Menu
Apartment Living

How I Do Laundry in My Kitchen Sink Without Detergent (NO Washer or Dryer!)

*This post may have affiliate links, which means I may receive commissions if you choose to purchase through links I provide (at no extra cost to you).

Well, hello, fellow apartment dwellers with no in-unit washer and dryer! Whether you’re sick of trekking to the laundromat or tired of feeding quarters to the machines in your apartment laundry room—this post is for you.

Below, I will show you how I wash clothes in the sink without detergent!

What You’ll Need

  • A deep kitchen sink, a bathtub, or a deep bucket or storage bin
  • Electric kettle
  • Thick dish gloves (I use these)
  • Dish soap or detergent (I use dish soap, and it works great!)
  • GAMECHANGER: Portable spin dryer
  • Clothesline, clothes rack, or a balcony, banister, or door (any surface area to hang dry clothes works fine!)

Caveats

Everyone thinks washing laundry by hand is hard; I actually don’t think it is. The washing part is EASY. It’s the DRYING part that’s hard because you have to WRING the water out of the sopping wet clothes before you hang dry them; otherwise it’ll take daysss in a humid climate for them to dry. Plus, you’ll get water everywhere.

So don’t worry about buying a portable washing machine. What you NEED is a portable spin drying machine! It’s a serious gamechanger.

Let’s talk hygiene: Is doing laundry by hand going to kill as many germs as doing it in a washing machine? Yes. what matters is water TEMPERATURE. Also, it helps if you can throw it into a dryer because, again, the TEMPERATURE is what kills many pathogens, including dust mites. But, most people (especially in Europe) don’t even have access to a heated dryer. They just using washing machines, and they’re fine, right? So, I emphasize the need to get the water HOT. Not all clothing fabrics can handle high heat, though, so be sure to read the care labels.

How to Do Laundry in an Apartment with No Washer and Dryer

Step 1: Place dirty clothes into the large container.

Sort dirty clothes and dump them into a deep container (bathtub, kitchen sink, bucket, etc.). Make sure to fill it up no more than 1/3 of the depth.

Step 2: Add soap/detergent and fill the container with HOT water (if the clothes can handle it).

The largest load I can do in my kitchen sink is a twin-sized down comforter.

I don’t use laundry detergent in the sink. I actually use Palmolive dish soap and just squirt it a couple of times. If you use laundry detergent, use only a little. It’s much harder to wash out than dish soap.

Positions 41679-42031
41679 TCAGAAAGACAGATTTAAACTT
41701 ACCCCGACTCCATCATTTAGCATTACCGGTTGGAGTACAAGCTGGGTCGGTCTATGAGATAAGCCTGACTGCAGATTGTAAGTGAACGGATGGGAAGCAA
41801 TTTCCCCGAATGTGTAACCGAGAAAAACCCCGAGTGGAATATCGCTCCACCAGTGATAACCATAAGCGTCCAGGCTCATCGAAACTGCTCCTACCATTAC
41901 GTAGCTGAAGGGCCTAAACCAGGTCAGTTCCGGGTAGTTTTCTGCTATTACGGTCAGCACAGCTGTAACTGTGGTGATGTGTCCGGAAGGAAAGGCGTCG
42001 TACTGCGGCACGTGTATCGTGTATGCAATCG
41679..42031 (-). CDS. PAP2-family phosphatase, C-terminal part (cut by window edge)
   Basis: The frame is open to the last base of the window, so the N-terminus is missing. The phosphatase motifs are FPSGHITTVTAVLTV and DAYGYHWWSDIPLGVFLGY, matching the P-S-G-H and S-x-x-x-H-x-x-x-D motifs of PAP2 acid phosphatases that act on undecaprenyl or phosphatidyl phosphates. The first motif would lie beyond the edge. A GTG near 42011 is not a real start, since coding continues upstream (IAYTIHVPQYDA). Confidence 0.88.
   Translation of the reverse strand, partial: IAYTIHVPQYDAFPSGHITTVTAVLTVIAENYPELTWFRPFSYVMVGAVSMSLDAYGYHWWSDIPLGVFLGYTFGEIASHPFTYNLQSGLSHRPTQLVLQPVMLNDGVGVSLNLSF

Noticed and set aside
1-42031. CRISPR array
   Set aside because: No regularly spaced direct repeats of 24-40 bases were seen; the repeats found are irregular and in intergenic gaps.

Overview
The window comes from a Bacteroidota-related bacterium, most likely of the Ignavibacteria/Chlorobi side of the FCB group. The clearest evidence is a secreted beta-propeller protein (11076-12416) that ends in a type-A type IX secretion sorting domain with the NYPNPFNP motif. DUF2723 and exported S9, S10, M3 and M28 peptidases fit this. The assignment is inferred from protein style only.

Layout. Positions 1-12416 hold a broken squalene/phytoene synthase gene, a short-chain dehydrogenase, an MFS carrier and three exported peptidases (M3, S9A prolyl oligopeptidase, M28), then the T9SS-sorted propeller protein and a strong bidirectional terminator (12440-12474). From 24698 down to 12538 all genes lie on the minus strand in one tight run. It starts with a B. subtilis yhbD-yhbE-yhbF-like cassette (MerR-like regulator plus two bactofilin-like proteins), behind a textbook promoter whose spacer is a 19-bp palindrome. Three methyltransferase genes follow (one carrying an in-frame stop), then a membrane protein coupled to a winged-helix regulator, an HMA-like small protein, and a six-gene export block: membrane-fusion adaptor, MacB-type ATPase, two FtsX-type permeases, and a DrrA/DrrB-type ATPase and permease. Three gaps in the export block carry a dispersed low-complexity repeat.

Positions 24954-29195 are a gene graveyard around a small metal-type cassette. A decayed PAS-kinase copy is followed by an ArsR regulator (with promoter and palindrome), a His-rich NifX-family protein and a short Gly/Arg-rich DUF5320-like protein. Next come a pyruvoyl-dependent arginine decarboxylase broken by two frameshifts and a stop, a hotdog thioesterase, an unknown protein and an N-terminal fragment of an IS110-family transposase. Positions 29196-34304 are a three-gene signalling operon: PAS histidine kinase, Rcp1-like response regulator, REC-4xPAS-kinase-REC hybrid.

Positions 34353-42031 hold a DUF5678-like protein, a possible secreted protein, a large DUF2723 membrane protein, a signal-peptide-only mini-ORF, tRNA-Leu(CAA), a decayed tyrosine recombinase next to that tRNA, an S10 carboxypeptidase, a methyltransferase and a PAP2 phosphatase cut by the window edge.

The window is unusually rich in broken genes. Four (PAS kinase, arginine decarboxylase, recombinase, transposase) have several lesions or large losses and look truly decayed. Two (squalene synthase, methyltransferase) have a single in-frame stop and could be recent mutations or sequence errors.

After you’ve added soap, fill the sink with hot water (if your clothes can handle it). The reason I say it must be hot (the hottest setting) is strictly for hygiene reasons. Certain pathogens—such as dust mites, viruses, and lice—can be killed with high heat. If you are NOT going to be putting your clothes into a heated dryer, then you NEED to heat them with the water.

Here’s what I do: I use the hottest setting in my kitchen faucet. But because that’s not hot enough, I boil water in an electric kettle and mix that in with the hot faucet water.

Step 3: Agitate by hand.

A washing machine agitates the clothes by spinning them—that’s how dirt breaks loose. So, you need to agitate the clothes with your hands. This is where the dish gloves come in handy (because the water is HOT).

Instead of spinning, I usually stick my hands in and kind of massage the clothes and smack them around.

Step 4: Let it soak for at least 15 minutes.

Set a timer for 15 minutes and let the clothes soak. This allows the dirt to really come loose and lets the hot water kill the pathogens.

Step 5: Agitate again.

Come back, put your dish gloves on, and agitate the clothes again to break loose any remaining dirt.

Step 6: Drain and rinse.

Unplug the sink and let all the water drain out. Now, run some cool water over the clothes to rinse them. Next, plug the sink drain again and fill the sink with cool water.

Step 7: Agitate and drain and rinse again

At this point, the water in the sink should be cleaner than before BUT it probably still has some dirt and suds. Just keep agitating, draining, and rinsing until the water in the sink is pretty clear. Remember, it will probably never be 100% clear because, especially if you have dark clothes, some of the lint inevitably breaks free and makes the water look a little dark.

Step 8: Drain the container and put the wet clothes into the laundry spinner

Now, drain the sink. Do NOT worry about wringing the clothes if you have a laundry spinner. The laundry spinner is literally made to handle sopping wet clothes. It’ll do the wringing for you! And trust me, it does a much better job. The clothes should be nearly dry by the time the spinner is done.

This is a gamechanger:

Step 9: Hang the clothes to dry completely

Take the clothes out of the spinner and hang them to dry. I’m so cheap I don’t even own a clothes rack or clothesline. I just hang them over my shower door and over the banisters of my stairs. It works!

About Author

Advice for Millennials shares real-life advice from real-life millennials about all the things they wish they'd known—from finance to health to careers.

No Comments

    Leave a Reply